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Scientist offers $30,000 for proof that climate change is not manmade



A climate change expert has offered $30,000 (£17,500) of his own money to anyone who can disprove that mankind is causing global warming, in an effort to demonstrate that climate sceptics cannot support their position.

Physics professor Christopher Keating has given deniers until the end of July to prove climate scientists wrong, but is confident that he will get to keep his money. 

“I have heard global warming sceptics make all sorts of statements about how the science doesn’t support claims of manmade climate change”, the author of Undeniable: Dialogues on Global Warming wrote on his blog. 

“I have found all of those statements to be empty and without any kind of supporting evidence. I have, in turn, stated that it is not possible for the sceptics to prove their claims. And, I’m willing to put my money where my mouth is.”

Keating himself will judge the entrants, but has promised to post all attempts on his blog, adding comments to explain why each has been refuted.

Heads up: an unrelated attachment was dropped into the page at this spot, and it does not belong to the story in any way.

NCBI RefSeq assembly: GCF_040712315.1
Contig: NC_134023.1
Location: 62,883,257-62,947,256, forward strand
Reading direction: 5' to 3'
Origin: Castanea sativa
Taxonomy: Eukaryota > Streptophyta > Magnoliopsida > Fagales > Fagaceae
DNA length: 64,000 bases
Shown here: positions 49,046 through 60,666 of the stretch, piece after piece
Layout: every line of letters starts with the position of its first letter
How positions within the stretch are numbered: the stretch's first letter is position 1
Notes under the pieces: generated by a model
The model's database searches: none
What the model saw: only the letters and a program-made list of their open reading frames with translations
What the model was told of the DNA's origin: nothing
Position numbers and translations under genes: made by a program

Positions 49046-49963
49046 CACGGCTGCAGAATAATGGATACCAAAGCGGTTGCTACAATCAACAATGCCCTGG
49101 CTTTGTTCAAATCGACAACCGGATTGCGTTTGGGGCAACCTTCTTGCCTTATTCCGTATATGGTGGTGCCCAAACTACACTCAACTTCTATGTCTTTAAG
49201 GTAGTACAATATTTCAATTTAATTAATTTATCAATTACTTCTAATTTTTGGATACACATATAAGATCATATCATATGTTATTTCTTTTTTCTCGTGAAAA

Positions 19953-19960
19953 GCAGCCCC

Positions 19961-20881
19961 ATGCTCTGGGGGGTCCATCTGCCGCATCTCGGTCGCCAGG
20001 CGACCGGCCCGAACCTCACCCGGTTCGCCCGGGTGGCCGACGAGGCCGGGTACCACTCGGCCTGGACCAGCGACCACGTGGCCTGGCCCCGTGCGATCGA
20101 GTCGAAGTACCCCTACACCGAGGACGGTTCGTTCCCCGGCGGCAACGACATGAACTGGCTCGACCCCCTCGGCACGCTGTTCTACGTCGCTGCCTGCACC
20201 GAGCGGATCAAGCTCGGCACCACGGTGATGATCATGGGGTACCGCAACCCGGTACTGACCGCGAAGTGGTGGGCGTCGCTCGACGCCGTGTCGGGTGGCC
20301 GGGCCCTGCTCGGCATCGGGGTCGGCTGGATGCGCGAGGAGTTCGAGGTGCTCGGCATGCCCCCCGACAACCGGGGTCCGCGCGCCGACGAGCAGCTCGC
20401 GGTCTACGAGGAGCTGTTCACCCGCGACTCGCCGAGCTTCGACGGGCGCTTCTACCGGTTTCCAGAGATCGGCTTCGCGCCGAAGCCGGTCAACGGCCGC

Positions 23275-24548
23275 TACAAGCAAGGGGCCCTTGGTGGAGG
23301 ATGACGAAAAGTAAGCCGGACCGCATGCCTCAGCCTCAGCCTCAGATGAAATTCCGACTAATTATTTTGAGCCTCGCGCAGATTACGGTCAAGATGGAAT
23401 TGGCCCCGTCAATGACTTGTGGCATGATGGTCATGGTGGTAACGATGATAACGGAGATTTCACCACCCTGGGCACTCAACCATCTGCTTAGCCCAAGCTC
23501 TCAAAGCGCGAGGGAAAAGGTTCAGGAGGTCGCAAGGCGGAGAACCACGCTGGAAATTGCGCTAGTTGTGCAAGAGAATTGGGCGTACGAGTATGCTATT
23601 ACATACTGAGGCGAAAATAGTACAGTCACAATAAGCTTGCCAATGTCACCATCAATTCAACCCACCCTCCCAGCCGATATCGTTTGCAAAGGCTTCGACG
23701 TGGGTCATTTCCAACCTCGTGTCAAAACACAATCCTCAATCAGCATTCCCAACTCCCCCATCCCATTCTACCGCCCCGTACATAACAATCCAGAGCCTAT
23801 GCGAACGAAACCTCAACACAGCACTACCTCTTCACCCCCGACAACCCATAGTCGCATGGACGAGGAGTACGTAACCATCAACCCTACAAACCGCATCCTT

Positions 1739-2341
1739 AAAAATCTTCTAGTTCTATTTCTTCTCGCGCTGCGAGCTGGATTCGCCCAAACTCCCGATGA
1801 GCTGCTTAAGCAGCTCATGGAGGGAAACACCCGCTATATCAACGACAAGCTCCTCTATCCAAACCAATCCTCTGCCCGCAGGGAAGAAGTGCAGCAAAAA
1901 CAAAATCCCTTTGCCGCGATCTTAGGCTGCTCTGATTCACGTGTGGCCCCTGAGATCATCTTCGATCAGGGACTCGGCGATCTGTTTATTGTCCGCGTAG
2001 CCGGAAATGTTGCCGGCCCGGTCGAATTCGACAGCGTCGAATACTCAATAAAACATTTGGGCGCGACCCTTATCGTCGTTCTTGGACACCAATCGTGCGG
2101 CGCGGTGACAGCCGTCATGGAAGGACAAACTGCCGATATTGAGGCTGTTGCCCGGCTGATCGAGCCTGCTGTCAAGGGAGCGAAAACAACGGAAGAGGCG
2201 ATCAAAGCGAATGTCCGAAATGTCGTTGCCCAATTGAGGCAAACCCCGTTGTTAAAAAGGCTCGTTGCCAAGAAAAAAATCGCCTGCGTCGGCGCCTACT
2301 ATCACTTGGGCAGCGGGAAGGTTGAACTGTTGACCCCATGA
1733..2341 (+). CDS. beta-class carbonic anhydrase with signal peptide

“I have been studying climate change for a long time and I am certain my money is safe”, he said. 

“They are in the business of denial and deception, not science. But, if someone could give me a scientific proof global warming isn’t real, it would be worth the money.”

The scientific consensus that greenhouse gas emissions are to blame for rising temperatures has strengthened over recent decades. 

The Intergovernmental Panel on Climate Change says it is 95% confident that humans are the main cause of global warming, while just one scientific paper out of 2,258 published in 2013 suggested otherwise.

Photo: Christine Zenino via Flickr

Further reading:

Three simple reasons why climate change is real, and humans are causing it

New study 99.9% certain climate change is not a natural phenomenon

Just one of 2,258 scientific papers rejected manmade global warming in 2013

97% of scientists agree that climate change is human-caused

Why climate deniers have no scientific credibility – in one pie chart



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